Pharm. Modupe Oyawole, a clinical pharmacist and deputy director of Pharmacy Department, Lagos State University Teaching Hospital (LASUTH), has called for more training for pharmacists in medical specialties in order to bridge knowledge gap in this area and to achieve better treatment outcomes for patients.
Pharm. Oyawole, who recently had a clinical training on Nephrology and Transplant Pharmacy at the University of Chicago, Illinois, under the auspices of the International Pharmaceutical Federation (FIP) as a member, revealed the shortfall of specialised pharmacists in this area, which is not in favour of hospitals or patients.
“Definitely, this is the way to go because a lot of pharmacists are needed to manage effectively the medications used in the different medical specialities and emerging diseases”, she asserted.
Speaking on the steps to be taken for pharmacists to embrace this trend in the country, Oyawole, who spoke with Pharmanews in an exclusive interview, said there is need for education, advocacy and sensitization of pharmacists, especially those in the clinical setting to aspire and take up the challenge, for the benefits of the patients and upgrading of knowledge of pharmacists.
Citing her institution as an example of steps to be taken by individual pharmacists, she said she has commenced a train – the – trainer programme, to disseminate knowledge and information to help establish an advanced and robust Pharmacotherapeutic management of patients.
Narrating the motive for her decision to embark on the training, she said having been with the transplant team for a while, she realised that the anti-rejection drugs which is the main stay of post transplant management along with other medications use are highly specialised medications that require pharmaceutical expertise to ensure desired treatment outcomes, thus, she decided to seek for more expert knowledge in this field .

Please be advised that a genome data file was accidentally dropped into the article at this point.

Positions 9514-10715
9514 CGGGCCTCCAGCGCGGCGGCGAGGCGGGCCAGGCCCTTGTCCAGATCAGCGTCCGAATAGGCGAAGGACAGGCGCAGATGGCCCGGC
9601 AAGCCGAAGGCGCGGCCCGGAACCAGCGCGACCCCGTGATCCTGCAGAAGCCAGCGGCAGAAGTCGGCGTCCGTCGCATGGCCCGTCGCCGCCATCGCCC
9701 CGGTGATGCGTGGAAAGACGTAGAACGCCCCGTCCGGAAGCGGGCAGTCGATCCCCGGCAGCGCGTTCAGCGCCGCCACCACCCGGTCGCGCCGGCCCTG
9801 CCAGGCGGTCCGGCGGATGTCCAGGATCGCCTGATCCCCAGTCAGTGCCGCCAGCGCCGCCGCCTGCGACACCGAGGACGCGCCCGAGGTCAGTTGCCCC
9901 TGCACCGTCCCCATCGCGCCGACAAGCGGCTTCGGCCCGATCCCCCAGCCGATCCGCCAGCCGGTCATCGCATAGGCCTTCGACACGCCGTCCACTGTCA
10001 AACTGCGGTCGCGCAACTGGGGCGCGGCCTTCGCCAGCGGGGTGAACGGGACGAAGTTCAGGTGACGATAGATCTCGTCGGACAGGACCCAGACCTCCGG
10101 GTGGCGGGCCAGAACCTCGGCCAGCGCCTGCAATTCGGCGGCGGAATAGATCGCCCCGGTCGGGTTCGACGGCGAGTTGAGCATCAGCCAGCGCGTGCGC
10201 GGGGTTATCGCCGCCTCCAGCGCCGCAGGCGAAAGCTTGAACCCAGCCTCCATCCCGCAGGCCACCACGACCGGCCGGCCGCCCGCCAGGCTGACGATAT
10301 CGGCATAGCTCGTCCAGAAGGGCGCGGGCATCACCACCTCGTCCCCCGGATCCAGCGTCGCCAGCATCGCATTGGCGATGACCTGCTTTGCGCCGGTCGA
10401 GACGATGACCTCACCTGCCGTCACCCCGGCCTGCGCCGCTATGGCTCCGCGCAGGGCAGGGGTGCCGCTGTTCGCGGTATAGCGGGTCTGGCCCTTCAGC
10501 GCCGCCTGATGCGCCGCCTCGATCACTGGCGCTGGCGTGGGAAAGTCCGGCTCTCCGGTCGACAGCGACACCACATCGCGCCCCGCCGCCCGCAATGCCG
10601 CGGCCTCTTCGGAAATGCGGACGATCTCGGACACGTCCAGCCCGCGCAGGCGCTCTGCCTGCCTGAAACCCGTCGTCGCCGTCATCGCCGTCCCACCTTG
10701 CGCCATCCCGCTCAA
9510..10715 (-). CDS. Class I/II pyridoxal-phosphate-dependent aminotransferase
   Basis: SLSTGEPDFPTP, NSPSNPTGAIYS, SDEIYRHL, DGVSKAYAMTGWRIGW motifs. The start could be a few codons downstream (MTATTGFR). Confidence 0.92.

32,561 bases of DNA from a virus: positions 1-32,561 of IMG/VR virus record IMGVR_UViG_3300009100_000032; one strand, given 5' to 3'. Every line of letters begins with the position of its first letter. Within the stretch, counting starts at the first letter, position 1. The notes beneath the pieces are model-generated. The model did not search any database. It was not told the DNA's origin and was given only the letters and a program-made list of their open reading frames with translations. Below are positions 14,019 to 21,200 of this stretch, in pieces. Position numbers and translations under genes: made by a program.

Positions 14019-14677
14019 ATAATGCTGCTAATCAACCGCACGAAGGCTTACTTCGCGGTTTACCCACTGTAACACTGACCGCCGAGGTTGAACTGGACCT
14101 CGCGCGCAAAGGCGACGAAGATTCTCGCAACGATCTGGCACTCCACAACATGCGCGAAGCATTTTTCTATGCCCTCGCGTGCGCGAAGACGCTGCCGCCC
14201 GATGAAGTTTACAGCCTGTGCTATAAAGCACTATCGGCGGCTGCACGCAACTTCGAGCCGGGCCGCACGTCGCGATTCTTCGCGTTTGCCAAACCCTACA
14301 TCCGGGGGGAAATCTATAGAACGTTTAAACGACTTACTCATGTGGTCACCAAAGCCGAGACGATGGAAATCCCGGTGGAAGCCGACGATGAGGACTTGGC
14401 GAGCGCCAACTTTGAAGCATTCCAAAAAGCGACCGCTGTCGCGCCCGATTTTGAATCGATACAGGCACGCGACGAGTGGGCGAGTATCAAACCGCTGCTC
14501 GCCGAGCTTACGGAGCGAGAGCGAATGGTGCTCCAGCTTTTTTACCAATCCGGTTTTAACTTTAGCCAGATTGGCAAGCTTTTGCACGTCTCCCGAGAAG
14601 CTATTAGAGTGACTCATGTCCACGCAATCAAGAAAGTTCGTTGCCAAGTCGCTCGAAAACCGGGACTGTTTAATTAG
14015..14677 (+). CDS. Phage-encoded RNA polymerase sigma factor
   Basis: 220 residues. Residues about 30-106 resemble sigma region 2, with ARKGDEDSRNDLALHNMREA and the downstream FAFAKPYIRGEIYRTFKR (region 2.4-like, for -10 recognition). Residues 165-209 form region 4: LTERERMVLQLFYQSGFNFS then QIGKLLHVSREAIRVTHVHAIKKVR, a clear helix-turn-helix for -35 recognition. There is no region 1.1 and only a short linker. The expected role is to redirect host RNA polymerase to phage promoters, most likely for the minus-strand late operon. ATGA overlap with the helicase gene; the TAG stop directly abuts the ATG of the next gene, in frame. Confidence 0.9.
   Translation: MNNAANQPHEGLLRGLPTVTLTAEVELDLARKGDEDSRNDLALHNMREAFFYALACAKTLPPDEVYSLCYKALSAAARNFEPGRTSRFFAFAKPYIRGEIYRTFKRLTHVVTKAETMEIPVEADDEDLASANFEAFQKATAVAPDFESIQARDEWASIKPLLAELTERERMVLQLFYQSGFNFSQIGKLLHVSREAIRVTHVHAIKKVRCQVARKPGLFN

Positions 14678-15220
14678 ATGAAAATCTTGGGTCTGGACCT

On completing the programme, she highlighted the knowledge she has acquired to include: How to maximise therapy of immunosuppressant in transplant patients; How to do medication reconciliation in transplant patients; The role of pharmacists in the management of patients with kidney disease; How to select appropriate immunosuppressants for transplant patients; The difference between deceased donor and living donor; and How to make informed and evidenced based intervention in multidisciplinary clinical setting.
As one of the newly invested Fellows of the PSN, Oyawole expressed deep gratitude to the Society for the honour, pledging to use the opportunity to motivate and inspire others in the following areas: Enhance evidence based clinical practice, encourage and help develop hospital pharmacists interest in area of specialisation through workshops, seminars, collaboration with technical bodies like Association of Hospital and Administrative Pharmacists, Pharmaceutical Society of Nigeria, as well as West Africa Postgraduate College of Pharmacists etc, promote data collection and documentation from clinical activities to improve research and timely studies so as to contribute to effective policy decisions, and others.